See the words of the Lord after Simon had answered he is the Christ, the Son of the living God:

Jesus said to him in reply, “Blessed are you, Simon son of Jonah. For flesh and blood has not revealed this to you, but my heavenly Father.”

Matthew 16:17

More than a play of words, here we find a deeper dimension of saying who Jesus Christ is: not just telling the what but most of all, the how that reveals more than what we know in our minds but how we have experienced Jesus, of how we have been living in him!

Photo by author, house at Jaffa (Jopa), Israel where Peter met some gentiles according to Book of Acts, May 2017.

For us to say who is Jesus Christ is always a how because it is a story of our relationship with him, it is a how we have grown deeper, how we have journeyed in him and with him.

It is the ability to see beyond structures and persons, excesses and sins, faults and misgivings because despite shortcomings, it is how we see Jesus as the foundation of our lives and of our Church.

See the ways of other religious sects, their pastors and members who spend so much time bashing us Catholics, insisting on the what of Jesus and the bible, never the how they live.

No wonder, they can raise their hands in prayers and still clap their hands while the President in maligning us Catholic priests and bishops in their gatherings.

To speak of who is Jesus is more than to tell what we know about him but how we have known him, how we have been since knowing him!

Anyone who can say who Jesus is from his how is always blessed like Simon because our answer is always the fruit of our life in Christ. We all become like Simon, another Peter or Rock whose very life and existence rests on Jesus our Lord. Despite our weaknesses and sinfulness, we are still blessed and entrusted with the keys of heaven because we have allowed Jesus to be our foundation of life. There is a process, a history always. Hence, it is a telling of the how.

In the first reading, we find God dismissing the master of the palace named Shebna to be replaced by Eliakim due to his infidelity. That is the meaning of the whole prophecy by Isaiah, of how the Lord will someday entrust his people to a trustworthy steward, someone who does not only know what God is but one who has truly known and experienced God.

Saying who God is, always a revelation from him

It is interesting that in the Jewish thought, to know another person is not knowing the what but of having a relationship or some degree of intimacy. Again, it speaks of the how we have been saying.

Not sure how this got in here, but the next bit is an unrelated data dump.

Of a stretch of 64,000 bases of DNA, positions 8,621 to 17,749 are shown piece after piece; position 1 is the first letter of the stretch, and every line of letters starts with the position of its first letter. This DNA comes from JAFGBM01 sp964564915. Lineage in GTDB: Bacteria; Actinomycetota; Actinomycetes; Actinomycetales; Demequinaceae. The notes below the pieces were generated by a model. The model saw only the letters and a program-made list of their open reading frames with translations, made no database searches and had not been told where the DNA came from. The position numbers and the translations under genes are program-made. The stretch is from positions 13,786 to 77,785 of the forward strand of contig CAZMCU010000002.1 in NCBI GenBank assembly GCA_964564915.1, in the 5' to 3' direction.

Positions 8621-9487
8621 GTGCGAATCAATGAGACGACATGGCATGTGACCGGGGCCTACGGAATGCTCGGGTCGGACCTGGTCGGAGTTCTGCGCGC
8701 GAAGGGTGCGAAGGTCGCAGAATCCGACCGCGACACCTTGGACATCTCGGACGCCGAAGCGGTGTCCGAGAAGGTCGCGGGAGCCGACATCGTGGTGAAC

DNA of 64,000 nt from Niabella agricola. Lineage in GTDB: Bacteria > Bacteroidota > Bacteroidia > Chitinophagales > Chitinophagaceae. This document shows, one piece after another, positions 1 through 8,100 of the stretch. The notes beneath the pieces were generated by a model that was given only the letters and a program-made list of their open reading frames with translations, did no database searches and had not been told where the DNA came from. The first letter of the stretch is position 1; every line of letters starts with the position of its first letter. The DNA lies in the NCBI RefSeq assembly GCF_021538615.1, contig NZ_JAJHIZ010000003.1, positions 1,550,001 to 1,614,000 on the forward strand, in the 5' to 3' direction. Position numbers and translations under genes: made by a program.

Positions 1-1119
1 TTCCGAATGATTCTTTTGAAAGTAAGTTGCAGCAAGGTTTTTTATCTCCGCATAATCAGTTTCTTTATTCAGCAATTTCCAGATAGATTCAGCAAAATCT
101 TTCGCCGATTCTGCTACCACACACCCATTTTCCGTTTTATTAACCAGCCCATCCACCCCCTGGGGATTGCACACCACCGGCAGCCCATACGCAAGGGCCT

St. Paul shows us in the most beautiful manner in his many writings this saying of who Jesus is with his how, his very personal experience of the Lord in his life that has continued and deepened until his death. See the beautiful hymn he had composed for our second reading today:

Oh, the depth of the riches and wisdom and knowledge of God! How inscrutable are his judgments and how unsearchable his ways! For from him and through him and for him are all things. To him be glory forever. Amen.

Romans 11:33, 36

Like St. Peter, we find here St. Paul so blessed despite his sins and sinfulness, of how he had experienced Christ not just a name or a man like any what he had known in his mind.

No one can ever write such great poetry with profound thoughts without any deep relationship with God. Whatever we know of God is always a revelation from him, too. When we speak of who God is, it is always borne out of how we have been relating with him our Lord which is called “spirituality”; it is deeper than religiosity or being religious that is always at the level of the head and more of our ego than of the reality of God.

Sometimes, we do not even have to speak and say who Jesus Christ is.

We simply have to live out that relationship we have in him and people would know who Jesus is. No need for elaborate and spectacular showmanships we have in our many rites and rituals, even in our liturgies now so maligned with our triumphalism.

Lest we forget, Jesus saved the world by suffering and dying on the Cross, not with activities and debates which would be his topic next Sunday. God bless everyone!

Photo by Angelo Carpio, January 2020

God our foundation

The Lord Is My Chef Breakfast Recipe for the Soul by Fr. Nicanor F. Lalog II
Thursday, Week XII, Year II in Ordinary Time, 25 June 2020
2 Kings 24:8-17 <*(((>< ><)))*> <*(((>< ><)))*> Matthew 7:21-29
Photo by author, the Walls of Jerusalem, May 2019.

Your words today, O Lord, are so graphic and chilling about the nature of sin that unfortunately, we continue to take for granted.

Jesus said to his disciples: “Not everyone who says to me, ‘Lord, Lord,’ will enter the Kingdom of heaven, but only the one who does the will of my Father in heaven.”

Matthew 7:21

Forgive us Jesus when we are so complacent with our prayers and words to you that remain only in our mouths and lips, but never coming from our hearts and most of all far from our actions.

Forgive us Lord for the great divide within us, between our words and our actions, of what we believe and what we live.

Give us the grace to be rooted in you always, to have you as our foundation.

Your words are so true, Lord, that so often our lives collapse like Jerusalem in the Old Testament, like the house built on sand in your parable because we live far from you.

Help us to take these lessons into our hearts, that whatever bad befalls us is never your punishment but the result of our sins, when everything collapses in us and starts to breakdown.

May we hold on fast to your words and examples in the power of the Holy Spirit. Amen.

Photo by author, Church of the Holy Family, Taipei, Taiwan, 2019.